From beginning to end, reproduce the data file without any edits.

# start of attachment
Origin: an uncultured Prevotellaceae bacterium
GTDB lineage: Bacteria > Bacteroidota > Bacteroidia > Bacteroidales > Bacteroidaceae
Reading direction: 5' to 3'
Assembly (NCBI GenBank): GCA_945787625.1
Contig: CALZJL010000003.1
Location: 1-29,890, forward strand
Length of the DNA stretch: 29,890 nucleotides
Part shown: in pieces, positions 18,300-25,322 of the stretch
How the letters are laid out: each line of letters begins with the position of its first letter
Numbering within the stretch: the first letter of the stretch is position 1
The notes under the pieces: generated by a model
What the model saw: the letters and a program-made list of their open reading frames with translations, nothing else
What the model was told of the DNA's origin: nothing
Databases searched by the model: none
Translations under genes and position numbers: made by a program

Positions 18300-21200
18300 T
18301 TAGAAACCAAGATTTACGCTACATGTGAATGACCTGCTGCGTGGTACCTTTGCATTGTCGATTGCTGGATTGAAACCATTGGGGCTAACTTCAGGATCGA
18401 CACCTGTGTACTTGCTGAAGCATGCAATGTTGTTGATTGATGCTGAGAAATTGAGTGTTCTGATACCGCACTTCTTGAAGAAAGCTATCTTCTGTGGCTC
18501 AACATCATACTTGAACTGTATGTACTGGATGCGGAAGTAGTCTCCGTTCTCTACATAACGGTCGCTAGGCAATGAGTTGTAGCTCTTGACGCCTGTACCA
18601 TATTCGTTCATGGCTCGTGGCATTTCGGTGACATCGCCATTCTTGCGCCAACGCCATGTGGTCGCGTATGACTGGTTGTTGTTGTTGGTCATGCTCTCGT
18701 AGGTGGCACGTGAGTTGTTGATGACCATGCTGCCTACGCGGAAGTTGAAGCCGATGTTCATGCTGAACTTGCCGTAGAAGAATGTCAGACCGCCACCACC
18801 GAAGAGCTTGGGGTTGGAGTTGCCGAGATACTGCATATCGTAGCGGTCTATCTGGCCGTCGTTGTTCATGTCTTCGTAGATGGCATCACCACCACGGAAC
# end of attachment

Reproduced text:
Origin: an uncultured Prevotellaceae bacterium
GTDB lineage: Bacteria > Bacteroidota > Bacteroidia > Bacteroidales > Bacteroidaceae
Reading direction: 5' to 3'
Assembly (NCBI GenBank): GCA_945787625.1
Contig: CALZJL010000003.1
Location: 1-29,890, forward strand
Length of the DNA stretch: 29,890 nucleotides
Part shown: in pieces, positions 18,300-25,322 of the stretch
How the letters are laid out: each line of letters begins with the position of its first letter
Numbering within the stretch: the first letter of the stretch is position 1
The notes under the pieces: generated by a model
What the model saw: the letters and a program-made list of their open reading frames with translations, nothing else
What the model was told of the DNA's origin: nothing
Databases searched by the model: none
Translations under genes and position numbers: made by a program

Positions 18300-21200
18300 T
18301 TAGAAACCAAGATTTACGCTACATGTGAATGACCTGCTGCGTGGTACCTTTGCATTGTCGATTGCTGGATTGAAACCATTGGGGCTAACTTCAGGATCGA
18401 CACCTGTGTACTTGCTGAAGCATGCAATGTTGTTGATTGATGCTGAGAAATTGAGTGTTCTGATACCGCACTTCTTGAAGAAAGCTATCTTCTGTGGCTC
18501 AACATCATACTTGAACTGTATGTACTGGATGCGGAAGTAGTCTCCGTTCTCTACATAACGGTCGCTAGGCAATGAGTTGTAGCTCTTGACGCCTGTACCA
18601 TATTCGTTCATGGCTCGTGGCATTTCGGTGACATCGCCATTCTTGCGCCAACGCCATGTGGTCGCGTATGACTGGTTGTTGTTGTTGGTCATGCTCTCGT
18701 AGGTGGCACGTGAGTTGTTGATGACCATGCTGCCTACGCGGAAGTTGAAGCCGATGTTCATGCTGAACTTGCCGTAGAAGAATGTCAGACCGCCACCACC
18801 GAAGAGCTTGGGGTTGGAGTTGCCGAGATACTGCATATCGTAGCGGTCTATCTGGCCGTCGTTGTTCATGTCTTCGTAGATGGCATCACCACCACGGAAC